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Housing market buzzing but not quite on fire

The housing market is buzzing, if not quite on fire. But it's the Auckland and quake-affected Christchurch markets which are to blame while markets in the rest of the country remain subdued.

By Jenny Ruth

The latest figures from the Real Estate Institute of New Zealand (REINZ) show whichever way you measure it, national house prices are at a record and sales volumes for a June month are at their highest since 2007.

As well, the length of time it took to sell a house fell slightly in June and remains below the long-term average.

The REINZ data shows its house price index, which smoothes out more expensive or cheaper houses being sold in any one month, rose to a record in June, up 0.3% from May, and up 5.3% from June last year.

REINZ's national median house price rose to a record $372,000 in June compared with $369,000 in May and $360,000 in June last year.

Nationally, there were 6,135 houses sold in June compared with 7,175 in May – the institute says, eliminating seasonaly factors, that's about steady – and up 17.3% on the 5,229 houses sold in June last year. That's the most houses sold in the month of June since 2007 when 7,474 were sold.

The number of days it took to sell a house fell to 37 days in June from 38 days in May and compared with 44 days in June last year and the long-term average of about 40 days.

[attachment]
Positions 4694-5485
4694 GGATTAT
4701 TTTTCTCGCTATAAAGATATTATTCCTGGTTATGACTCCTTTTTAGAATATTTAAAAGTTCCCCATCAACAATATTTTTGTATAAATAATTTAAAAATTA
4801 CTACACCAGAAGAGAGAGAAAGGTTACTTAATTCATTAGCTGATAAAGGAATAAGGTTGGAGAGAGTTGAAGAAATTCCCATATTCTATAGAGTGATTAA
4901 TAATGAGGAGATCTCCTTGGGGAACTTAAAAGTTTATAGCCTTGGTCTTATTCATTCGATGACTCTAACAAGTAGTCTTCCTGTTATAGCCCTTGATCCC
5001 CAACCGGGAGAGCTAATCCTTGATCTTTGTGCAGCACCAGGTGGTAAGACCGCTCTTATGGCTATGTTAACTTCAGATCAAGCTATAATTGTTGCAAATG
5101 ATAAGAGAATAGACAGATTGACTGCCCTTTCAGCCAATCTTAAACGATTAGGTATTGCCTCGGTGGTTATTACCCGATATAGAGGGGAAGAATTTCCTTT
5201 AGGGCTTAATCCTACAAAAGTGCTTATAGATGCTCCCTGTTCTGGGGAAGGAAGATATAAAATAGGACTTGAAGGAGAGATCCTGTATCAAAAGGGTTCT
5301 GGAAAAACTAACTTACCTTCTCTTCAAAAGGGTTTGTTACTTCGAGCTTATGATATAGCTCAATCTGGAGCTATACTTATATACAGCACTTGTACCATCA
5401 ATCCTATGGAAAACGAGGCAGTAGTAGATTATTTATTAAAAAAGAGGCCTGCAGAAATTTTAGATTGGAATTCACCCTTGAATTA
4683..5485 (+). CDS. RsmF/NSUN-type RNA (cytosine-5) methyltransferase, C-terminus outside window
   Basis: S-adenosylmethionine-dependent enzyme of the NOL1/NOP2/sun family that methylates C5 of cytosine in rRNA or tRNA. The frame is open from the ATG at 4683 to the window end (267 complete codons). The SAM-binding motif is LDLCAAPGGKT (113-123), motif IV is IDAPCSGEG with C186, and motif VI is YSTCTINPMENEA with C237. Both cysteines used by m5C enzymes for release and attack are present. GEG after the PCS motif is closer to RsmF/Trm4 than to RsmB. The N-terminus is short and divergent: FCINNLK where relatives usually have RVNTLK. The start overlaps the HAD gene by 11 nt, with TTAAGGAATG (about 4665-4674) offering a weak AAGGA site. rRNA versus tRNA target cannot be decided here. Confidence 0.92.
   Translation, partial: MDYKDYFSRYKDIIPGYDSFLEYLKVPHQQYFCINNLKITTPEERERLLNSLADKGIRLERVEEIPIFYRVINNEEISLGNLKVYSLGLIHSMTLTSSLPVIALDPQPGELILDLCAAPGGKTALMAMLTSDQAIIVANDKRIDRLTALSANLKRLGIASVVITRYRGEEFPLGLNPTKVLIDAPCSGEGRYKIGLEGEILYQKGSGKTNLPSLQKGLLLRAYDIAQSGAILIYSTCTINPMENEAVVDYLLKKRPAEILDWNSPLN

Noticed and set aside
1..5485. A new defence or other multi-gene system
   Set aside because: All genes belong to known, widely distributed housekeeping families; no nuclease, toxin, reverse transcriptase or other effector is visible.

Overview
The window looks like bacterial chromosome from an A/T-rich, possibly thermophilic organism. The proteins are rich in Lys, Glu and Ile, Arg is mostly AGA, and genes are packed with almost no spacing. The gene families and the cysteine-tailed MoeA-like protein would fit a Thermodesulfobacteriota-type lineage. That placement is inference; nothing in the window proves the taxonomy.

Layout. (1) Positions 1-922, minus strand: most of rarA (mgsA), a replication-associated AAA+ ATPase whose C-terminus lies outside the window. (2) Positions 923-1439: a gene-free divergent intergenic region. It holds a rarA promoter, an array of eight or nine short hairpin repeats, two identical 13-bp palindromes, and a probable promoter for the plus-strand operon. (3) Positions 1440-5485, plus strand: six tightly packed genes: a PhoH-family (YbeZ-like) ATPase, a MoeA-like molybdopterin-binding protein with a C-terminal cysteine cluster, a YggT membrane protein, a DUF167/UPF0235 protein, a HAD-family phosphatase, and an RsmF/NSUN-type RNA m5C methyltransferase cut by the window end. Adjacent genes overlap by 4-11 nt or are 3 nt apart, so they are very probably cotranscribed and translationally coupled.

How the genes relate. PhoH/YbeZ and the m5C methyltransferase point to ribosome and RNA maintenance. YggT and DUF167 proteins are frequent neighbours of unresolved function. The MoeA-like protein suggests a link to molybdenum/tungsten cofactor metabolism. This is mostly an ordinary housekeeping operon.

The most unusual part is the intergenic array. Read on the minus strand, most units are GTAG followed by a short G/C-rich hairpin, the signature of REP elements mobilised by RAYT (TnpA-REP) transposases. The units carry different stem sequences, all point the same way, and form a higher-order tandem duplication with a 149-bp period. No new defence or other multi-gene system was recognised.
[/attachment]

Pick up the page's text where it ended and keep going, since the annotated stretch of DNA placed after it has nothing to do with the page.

“Keen buyer interest in Auckland and Christchurch – which together make up about half of national activity – drove the New Zealand real estate market to new highs in June,” says institute chief executive Helen O'Sullivan.

“The overall pattern for the rest of New Zealand shows improvement in sales volumes with prices, on the whole, steady rather than up,” O'Sullivan says.

“The constraint across the country appears to be shortage of properties avialable to meet buyer demand.” This constraint is most acute in Auckland and Christchurch, O'Sullivan says.

She cautions the market is still far from reaching its strength in the boom years. “ Buyers and sellers lost confidence during the global financial crisis and, in that context, the curent market should be seen as recovering rather than booming.”

Backing up O'Sullivan's comments, while sales volumes were strong in June, they were still well short of the the 9,789 houses sold in June 2003.